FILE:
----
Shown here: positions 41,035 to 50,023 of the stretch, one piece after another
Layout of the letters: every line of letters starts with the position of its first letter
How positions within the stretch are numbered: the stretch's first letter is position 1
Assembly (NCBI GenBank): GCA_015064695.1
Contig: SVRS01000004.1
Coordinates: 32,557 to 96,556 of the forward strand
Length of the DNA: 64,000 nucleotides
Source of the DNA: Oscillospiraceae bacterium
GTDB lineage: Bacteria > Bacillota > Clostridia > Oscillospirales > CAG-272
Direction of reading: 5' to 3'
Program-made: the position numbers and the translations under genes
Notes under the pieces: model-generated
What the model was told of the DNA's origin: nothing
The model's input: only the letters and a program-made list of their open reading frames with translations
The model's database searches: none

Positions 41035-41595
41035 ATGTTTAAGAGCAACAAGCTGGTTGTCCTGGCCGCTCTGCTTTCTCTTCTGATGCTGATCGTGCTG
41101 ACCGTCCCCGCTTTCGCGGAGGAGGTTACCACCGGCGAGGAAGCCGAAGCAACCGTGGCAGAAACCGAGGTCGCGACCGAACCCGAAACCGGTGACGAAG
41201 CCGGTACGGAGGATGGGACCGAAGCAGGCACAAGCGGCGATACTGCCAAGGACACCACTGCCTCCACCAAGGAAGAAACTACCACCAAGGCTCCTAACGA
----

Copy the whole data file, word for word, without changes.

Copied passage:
Shown here: positions 41,035 to 50,023 of the stretch, one piece after another
Layout of the letters: every line of letters starts with the position of its first letter
How positions within the stretch are numbered: the stretch's first letter is position 1
Assembly (NCBI GenBank): GCA_015064695.1
Contig: SVRS01000004.1
Coordinates: 32,557 to 96,556 of the forward strand
Length of the DNA: 64,000 nucleotides
Source of the DNA: Oscillospiraceae bacterium
GTDB lineage: Bacteria > Bacillota > Clostridia > Oscillospirales > CAG-272
Direction of reading: 5' to 3'
Program-made: the position numbers and the translations under genes
Notes under the pieces: model-generated
What the model was told of the DNA's origin: nothing
The model's input: only the letters and a program-made list of their open reading frames with translations
The model's database searches: none

Positions 41035-41595
41035 ATGTTTAAGAGCAACAAGCTGGTTGTCCTGGCCGCTCTGCTTTCTCTTCTGATGCTGATCGTGCTG
41101 ACCGTCCCCGCTTTCGCGGAGGAGGTTACCACCGGCGAGGAAGCCGAAGCAACCGTGGCAGAAACCGAGGTCGCGACCGAACCCGAAACCGGTGACGAAG
41201 CCGGTACGGAGGATGGGACCGAAGCAGGCACAAGCGGCGATACTGCCAAGGACACCACTGCCTCCACCAAGGAAGAAACTACCACCAAGGCTCCTAACGA